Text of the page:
1:72 Kit Review And Build Natural Metal Revell Star Wars

ONE SHARP RAZOR!

I build the Razor Crest, the latest addition to Revell’s collection of Star Wars models and the unsung hero of The Mandalorian...

In terms of first impressions, they really are very positive. The model is large to begin with, being almost half the size of the 24” filming miniature used in the programme. It’s also clear that the Revell designers have had access to the original files used by the Mandalorian team, because the model is very well detailed and seemingly accurate in almost every way.

When the Madalorian aired for the first time on Disney+ many Star Wars fans were taken by the story lines, the sets and the recreation of machines that were very much in keeping with previous films and the animated shows that had come before. One of those machines was the Razor Crest, an ex-military gun-boat used by the mysterious Madalorian throughout almost the entire run of episodes. Seemingly inspired by the A-10, this wonderfully metallic ship, weather-beaten and aged, was always going to prove a popular choice for a new kit. And so it has proven to be with this kit from Revell, the latest to arrive on the scene.

I supplied with a test-shot of the kit, that only had a set of parts, no instructions and no decals, everything having to be painted on, including the yellow ID stripes. That said, I had enough to use and enough to enjoy for my build for Tamiya Model Magazine International. So what can you expect from the kit when you finally get your hands on it?

In terms of first impressions, they really are very positive. The model is large to begin with, being almost half the size of the 24” filming miniature used in the programme. It’s also clear that the Revell designers have had access to the original files used by the Mandalorian team, because the model is very well detailed and seemingly accurate in almost every way. Checking the model parts against those images I could find Online, nothing stood out as appearing to be lacking in terms of detail, and every shape appeared to capture the look of the original to a tee. Detail, often scrutinised by builders of this type of model, can be easily seen in the images of the completed model, as can the work the designers have put in to the kit to ensure that it is accurate; just check out the starboard intake ring and how it is subtly different from that on the port side, the cut-out in one, not being present in the other. Very impressive.

As you might expect the kit offers a fairly complete cargo bay, stowage compartment and cockpit. Though the doors can be posed open along with the loading ramp, precious little can be seen within the interior of the kit, so the detail, comprehensive enough as it is, will be more than acceptable to most. That said, I can see modellers adding more, even opting to include LED lighting, all of which will add to the look of the complete model.

I mentioned the quality of the moulding, earlier, so it might be worth pointing out that the upper fuselage panel in our kit was not entirely smooth across its myriad panels. It’s hard to know if this was simply the result of any early test-shots, or if the production kits will be like the one we built, but it is worth pointing out that if that is the case, some sanding will be needed if the metal finish is not to be compromised. Time will tell if that is indeed the case. Watch this space, as they say…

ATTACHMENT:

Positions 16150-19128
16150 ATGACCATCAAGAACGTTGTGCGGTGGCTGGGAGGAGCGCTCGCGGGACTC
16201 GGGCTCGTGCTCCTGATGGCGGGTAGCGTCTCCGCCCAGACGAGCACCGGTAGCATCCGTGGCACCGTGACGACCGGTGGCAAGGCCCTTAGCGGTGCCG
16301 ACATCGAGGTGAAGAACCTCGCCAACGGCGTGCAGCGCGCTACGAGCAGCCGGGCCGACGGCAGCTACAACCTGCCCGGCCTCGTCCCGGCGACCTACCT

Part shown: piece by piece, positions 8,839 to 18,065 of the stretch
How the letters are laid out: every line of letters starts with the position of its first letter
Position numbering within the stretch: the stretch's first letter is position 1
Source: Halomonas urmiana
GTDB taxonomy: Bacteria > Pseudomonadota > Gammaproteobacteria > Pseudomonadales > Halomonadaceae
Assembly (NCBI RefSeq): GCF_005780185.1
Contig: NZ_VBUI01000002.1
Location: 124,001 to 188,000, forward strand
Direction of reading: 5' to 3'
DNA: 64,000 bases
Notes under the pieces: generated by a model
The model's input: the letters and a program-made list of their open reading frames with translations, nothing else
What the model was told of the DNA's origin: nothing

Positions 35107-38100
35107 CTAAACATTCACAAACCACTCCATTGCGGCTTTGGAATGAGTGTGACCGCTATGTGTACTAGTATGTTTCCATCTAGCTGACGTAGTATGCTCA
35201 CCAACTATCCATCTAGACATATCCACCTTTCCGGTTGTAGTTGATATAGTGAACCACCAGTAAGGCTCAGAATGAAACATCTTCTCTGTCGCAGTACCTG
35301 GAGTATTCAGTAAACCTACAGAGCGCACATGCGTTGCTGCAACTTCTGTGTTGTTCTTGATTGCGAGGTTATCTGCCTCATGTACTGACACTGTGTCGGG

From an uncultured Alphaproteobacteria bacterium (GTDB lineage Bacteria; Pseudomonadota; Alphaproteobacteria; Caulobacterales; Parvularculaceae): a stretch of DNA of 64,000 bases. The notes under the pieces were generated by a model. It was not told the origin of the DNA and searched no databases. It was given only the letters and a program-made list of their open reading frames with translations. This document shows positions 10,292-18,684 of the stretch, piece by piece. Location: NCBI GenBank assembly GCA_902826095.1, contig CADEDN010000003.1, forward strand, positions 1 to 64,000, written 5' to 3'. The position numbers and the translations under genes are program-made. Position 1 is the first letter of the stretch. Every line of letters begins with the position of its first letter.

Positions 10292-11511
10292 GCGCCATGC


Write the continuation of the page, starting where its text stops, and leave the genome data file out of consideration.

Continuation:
Construction is very straightforward, even when as we did, you build the kit sans instructions. Fit is very precise, and though a degree of cleaning up was needed along with a little fettling here and there, that was hardly arduous and certainly no more than you might expect from many kits featuring complex shapes such as this. For this project, Tamiya cements were used for assembly, and where there were a couple of minor gaps – such as around the upper nose – Mr. Surfacer came in handy. The only other feature(s) worth mentioning were a number of ejector pin marks that needed to be sorted. These were found on several of the parts, but given how shallow they were, needed little more than some scraping and attention with some wet & dry paper.

Since we built the kit, we’ve been sent images of the decals and the instructions, both of which are comprehensive, the decals, in particular the stripes, being exactly what you need to recreate the worn look on the Razor Crest from the show. When we get a full-sec kit we hope to show you what they look like, but in the meantime, we hope that you enjoy seeing the kit built as supplied to us!

If you would like to read more about this very impressive model, please check out my full build feature in the December 2021 edition of TMMI, which you can buy either from your local stockist, or by following this link.

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I'm formerly the editor in charge of Military In Scale magazine and latterly, Model Airplane International. Editing duties to one side, I'm now a full-time modelmaker with Doolittle Media, working to supply modelling articles and material for a number of their group titles, including MAI and Tamiya Model Magazine International. I'm also an avid fan of Assassin's creed, Coventry City FC and when the mood takes me, a drummer of only passing skill. Here though, you'll find what I do best: build models and occassionally, write about them!

2 comments on “ONE SHARP RAZOR!

  1. It’s cool looking kit as far as Disney “Star Wars” craft go, but I still don’t like the yellow markings, I wonder if there is any reference material for when it was functioning gunship? Building that might be more of a lore for me!

  2. A lovely finish on what is a rather splendid kit with a lot of potential.

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